Easy Art - DIY Painting With Resin and Acrylics
I declared this year the year of the Resin Craft. I kicked off the year by making resin necklaces. What I haven’t told you is that all of these small resin posts are leading up to one big one. You see, I have learned an important crafting lesson. Practice a little before you try the big project. So this week I made some super cool Resin Pour Paintings that I’m going to share with you.
Prepare your work surface. You're going to want to do this on a surface that you are not in love with (I have an old table) and also cover that surface with layers of newspaper or a tarp. This can definitely get messy. You are going to have a strong potential for wrecking stuff. Don't wreck your good stuff.
Put your gloves on. Mix your resin. For the small boards that I made, I mixed up to the 1 slot on two of the little cups. You might need more or less depending on the size of your canvas boards. My number one tip for mixing resin is read the instructions that come with your resin.
Now you're going to add your paint to the resin. I used three colors, blue, green and white, so I tried two things. I added all three colors to one cup of resin. That got me a pretty uniformly green painting with some white veining. This is called a "dirty pour" and I'm pretty sure I messed it up because the results are usually colorful and stunning. The second method I tried was to mix up some more resin and then split the resin between three cups (see how many cups we're using here? never ending cups) and add each paint color to the individual cups. I like the way this came out better, but I definitely plan to try the dirty pour again.
Get your canvas ready. All this entails is propping it on top of something because the resin is going to drip off the sides. I used the top of a yankee candle to prop mine. This was not a smart idea because it was not particularly stable, but it did the job. Something like a can of tuna would work well.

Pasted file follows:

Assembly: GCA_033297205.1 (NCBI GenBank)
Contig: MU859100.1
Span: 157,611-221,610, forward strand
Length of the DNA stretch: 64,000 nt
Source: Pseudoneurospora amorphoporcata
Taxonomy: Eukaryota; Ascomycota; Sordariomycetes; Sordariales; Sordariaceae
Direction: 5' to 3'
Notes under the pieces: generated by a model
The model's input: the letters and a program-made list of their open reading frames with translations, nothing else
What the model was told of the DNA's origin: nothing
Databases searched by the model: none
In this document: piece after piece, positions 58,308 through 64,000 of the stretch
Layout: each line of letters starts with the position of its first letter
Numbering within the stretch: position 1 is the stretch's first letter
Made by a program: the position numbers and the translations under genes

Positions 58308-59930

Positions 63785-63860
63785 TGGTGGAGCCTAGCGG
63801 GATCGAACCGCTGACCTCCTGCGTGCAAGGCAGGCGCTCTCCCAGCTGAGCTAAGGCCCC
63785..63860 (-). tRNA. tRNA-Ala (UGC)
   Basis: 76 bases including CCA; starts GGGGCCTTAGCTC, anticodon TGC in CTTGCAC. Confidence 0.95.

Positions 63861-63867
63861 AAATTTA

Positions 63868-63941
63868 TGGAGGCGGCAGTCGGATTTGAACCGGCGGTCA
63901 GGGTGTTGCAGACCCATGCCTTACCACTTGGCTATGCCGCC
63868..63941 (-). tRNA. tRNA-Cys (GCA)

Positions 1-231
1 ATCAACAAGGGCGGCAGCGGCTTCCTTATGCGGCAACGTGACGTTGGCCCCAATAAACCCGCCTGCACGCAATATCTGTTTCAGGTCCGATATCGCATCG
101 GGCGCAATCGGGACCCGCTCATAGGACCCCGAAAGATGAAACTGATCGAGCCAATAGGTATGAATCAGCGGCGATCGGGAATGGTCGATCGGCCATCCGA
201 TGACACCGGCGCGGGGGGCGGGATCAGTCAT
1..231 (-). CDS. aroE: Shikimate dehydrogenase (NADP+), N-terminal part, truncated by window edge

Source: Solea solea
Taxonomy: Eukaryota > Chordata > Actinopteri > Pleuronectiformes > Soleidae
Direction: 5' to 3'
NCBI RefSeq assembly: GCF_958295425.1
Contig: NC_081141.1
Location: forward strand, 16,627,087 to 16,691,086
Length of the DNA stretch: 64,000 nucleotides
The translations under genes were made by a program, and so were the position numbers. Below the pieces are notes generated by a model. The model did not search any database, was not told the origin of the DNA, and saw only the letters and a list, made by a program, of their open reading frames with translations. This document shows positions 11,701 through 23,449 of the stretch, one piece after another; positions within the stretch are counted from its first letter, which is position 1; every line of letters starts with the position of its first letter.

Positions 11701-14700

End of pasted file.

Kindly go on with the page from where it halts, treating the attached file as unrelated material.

Mix your paint into your resin, just a droplet, and stir well. Pour one color onto your canvas. I poured in sort of a haphazard way. Start in the middle-ish of the canvas. You're going to use the little mixing paddle to spread the paint/resin mixture out to the edges. Repeat this with the second color. I saved the white mixture for just adding a little bit of veining, but this is art and you can do whatever you want.
Be art-y. This was my favorite part. I moved around the colors with the little mixing paddles. I added more colors. I added white in different spots. This is the fun part. Cover the entire canvas and try to get the edges, too. I didn't do this very well, but you should.
Ok, this is where the torch would have come in. There will be some bubbles that you are going to want to get rid of and the straw will work for that. Just lightly breathe through it and you'll see them pop (it's the carbon dioxide that pops them). BUT! The straw is also super fun for moving stuff around a little on the canvas. You can sort of make ripples and other cool things just by blowing through the straw.
Now, my one word of caution, only use the straw for a small canvas and for short periods of time. I got 100% light headed from blowing through the straw too much! The torch is a much better option here!
Watch for drips. The resin is going to drip over the edges. You can keep an eye on this and scrape them off as the drip. Or you can sand them down after they have dried.
Once you're happy with the look of your painting, it's time to let it dry. You definitely want to grab a box or something to cover your precious painting. You don't want a stray hair or dust to get in the resin. If you do catch a stray hair or dust before the resin has dried, you can use a toothpick to pull it out of the resin. You'll make a dent, but the resin is like magic and closes in on itself as if nothing ever happened. Still, cover the painting to protect it.
And now you have a shiny beautiful piece of art! And YOU made it!
- Envirotex Lite Pour On Resin (Michaels)
- Acrylic Paints (Michaels)
- Plastic Measuring cups and stirrers (Michaels)
Want more details about this and other DIY projects? Check out my blog post!Go